World’s First Solo Climber To Summit Mount McKinley

Minnesota adventurer, Lonnie Dupre, succeeded in becoming the first solo climber to reach the summit of Alaska’s Mount McKinley at 20,320 feet on Sunday, January 11th. In other words, Dupre has single-handedly conquered North America’s tallest peak – woah.

According to the project’s coordinator, Stevie Anna Plummer, Dupre reached the 20,320-foot summit of North America’s tallest peak at 2:08 p.m. on Sunday Alaska time, after having begun his ascent from 17,200 feet at 5 a.m. Once he reached the peak, the 53-year-old sent a text message saying “All OK, Doing Well,” through a SPOT GPS messenger device that confirmed it was sent from the coordinates of McKinley’s summit.

For the summit, Dupre traveled light, packing four liters of water, one chocolate bar, one and half packages of shot blocks energy bar and one ice axe.

“He spent 10 minutes on the summit, took some photos, then he realized exactly how high up he was and decided to head back down. I guess reality struck at that moment,” said Plummer as she was on her way to Alaska to join the Arctic explorer.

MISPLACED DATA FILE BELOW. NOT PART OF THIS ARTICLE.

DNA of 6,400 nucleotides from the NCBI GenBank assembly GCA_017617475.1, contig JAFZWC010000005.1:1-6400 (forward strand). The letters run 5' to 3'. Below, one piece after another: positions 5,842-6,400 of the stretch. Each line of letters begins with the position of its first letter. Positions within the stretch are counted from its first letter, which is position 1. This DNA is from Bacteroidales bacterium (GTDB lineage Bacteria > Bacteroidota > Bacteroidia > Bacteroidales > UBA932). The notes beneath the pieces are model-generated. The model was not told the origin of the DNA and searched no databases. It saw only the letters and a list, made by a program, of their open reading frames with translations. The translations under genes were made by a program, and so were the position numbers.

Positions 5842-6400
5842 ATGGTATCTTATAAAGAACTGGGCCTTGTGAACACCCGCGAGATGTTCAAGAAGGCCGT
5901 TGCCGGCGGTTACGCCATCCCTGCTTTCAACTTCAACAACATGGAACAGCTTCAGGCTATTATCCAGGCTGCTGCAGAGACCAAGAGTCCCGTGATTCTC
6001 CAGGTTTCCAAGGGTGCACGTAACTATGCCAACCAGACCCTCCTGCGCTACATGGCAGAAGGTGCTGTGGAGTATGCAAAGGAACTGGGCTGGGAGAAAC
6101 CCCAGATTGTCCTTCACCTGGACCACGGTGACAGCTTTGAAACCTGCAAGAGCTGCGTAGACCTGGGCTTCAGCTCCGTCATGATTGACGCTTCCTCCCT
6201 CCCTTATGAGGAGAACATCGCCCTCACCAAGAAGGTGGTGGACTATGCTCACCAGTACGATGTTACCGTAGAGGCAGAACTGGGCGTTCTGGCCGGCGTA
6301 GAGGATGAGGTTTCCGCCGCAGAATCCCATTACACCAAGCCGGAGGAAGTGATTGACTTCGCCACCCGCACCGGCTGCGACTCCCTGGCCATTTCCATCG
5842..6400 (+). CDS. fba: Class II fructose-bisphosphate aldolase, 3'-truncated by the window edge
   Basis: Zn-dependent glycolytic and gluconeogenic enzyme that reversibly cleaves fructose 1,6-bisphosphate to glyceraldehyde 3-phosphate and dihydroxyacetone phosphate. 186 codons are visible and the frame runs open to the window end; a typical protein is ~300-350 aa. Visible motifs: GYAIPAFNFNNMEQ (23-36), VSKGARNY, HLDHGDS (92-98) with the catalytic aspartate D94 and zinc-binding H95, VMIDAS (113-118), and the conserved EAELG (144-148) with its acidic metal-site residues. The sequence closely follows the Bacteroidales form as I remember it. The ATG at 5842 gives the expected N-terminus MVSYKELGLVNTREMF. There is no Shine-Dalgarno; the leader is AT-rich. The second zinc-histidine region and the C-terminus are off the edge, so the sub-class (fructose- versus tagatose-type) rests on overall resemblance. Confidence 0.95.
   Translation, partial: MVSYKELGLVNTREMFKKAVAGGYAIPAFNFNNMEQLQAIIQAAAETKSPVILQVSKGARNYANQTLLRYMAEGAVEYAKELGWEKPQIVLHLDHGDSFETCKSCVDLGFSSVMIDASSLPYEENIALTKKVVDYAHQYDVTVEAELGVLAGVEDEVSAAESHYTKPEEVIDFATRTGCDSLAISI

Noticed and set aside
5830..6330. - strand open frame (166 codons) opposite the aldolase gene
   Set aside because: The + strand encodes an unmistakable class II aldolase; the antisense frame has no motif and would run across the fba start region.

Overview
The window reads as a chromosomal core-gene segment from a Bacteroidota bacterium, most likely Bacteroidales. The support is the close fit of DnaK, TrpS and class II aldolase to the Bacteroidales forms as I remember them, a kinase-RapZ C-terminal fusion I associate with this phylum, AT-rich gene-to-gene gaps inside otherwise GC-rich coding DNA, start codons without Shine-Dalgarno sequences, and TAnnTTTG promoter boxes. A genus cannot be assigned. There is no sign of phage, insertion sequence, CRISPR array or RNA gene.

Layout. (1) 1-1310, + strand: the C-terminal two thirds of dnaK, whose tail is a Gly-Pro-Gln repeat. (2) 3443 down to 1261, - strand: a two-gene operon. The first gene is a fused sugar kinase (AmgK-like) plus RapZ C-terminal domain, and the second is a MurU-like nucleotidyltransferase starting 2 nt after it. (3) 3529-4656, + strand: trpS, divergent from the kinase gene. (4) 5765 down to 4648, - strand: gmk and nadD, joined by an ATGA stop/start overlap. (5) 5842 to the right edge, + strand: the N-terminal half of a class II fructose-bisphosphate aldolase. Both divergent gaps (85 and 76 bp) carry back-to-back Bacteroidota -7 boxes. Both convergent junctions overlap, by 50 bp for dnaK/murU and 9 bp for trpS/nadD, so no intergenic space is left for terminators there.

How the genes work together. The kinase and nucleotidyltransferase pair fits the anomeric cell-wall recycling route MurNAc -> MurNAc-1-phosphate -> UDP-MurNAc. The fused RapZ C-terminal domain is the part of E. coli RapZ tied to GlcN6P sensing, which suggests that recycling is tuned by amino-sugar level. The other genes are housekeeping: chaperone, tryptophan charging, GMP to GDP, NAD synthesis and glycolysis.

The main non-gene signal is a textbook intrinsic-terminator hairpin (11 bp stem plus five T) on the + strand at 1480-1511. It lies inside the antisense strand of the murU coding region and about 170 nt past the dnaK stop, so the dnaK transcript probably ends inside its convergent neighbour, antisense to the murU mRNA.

The treacherous climb was Dupre’s fourth attempt at a solo summit in January of Mount McKinley, also referred to as Mount Denali. The mountain’s harsh winter weather forced him to turn back in 2011, 2012, and 2013 – he did not attempt the summit in 2014.

Only nine expeditions, totaling 16 people, have ever reached the McKinley summit in winter, and six deaths occurred during those climbs. Of the aforementioned journeys, four were solo. However, none took place in January, which is the most dangerous time of the year on the mountain due to the severe cold and darkness.

According to the Duluth News Tribune, only a team of Russian climbers has ever successfully summited McKinley in January.

This winter, Alaska’s weather has been relatively warm and dry, which offered Dupre a favorable chance to accomplish the summit. But that’s not to say that conditions are as unseasonably warm near the peak of McKinley – every 1,000 feet up means a drop between 3.5 and 5 degrees Fahrenheit.

“Lonnie Dupre called in from 11,200ft camp where he rested today,” reads his most recent Facebook update, which was posted on Tuesday. “He plans to get a few hours of sleep and then move onto basecamp as long as the weather continues to clear.”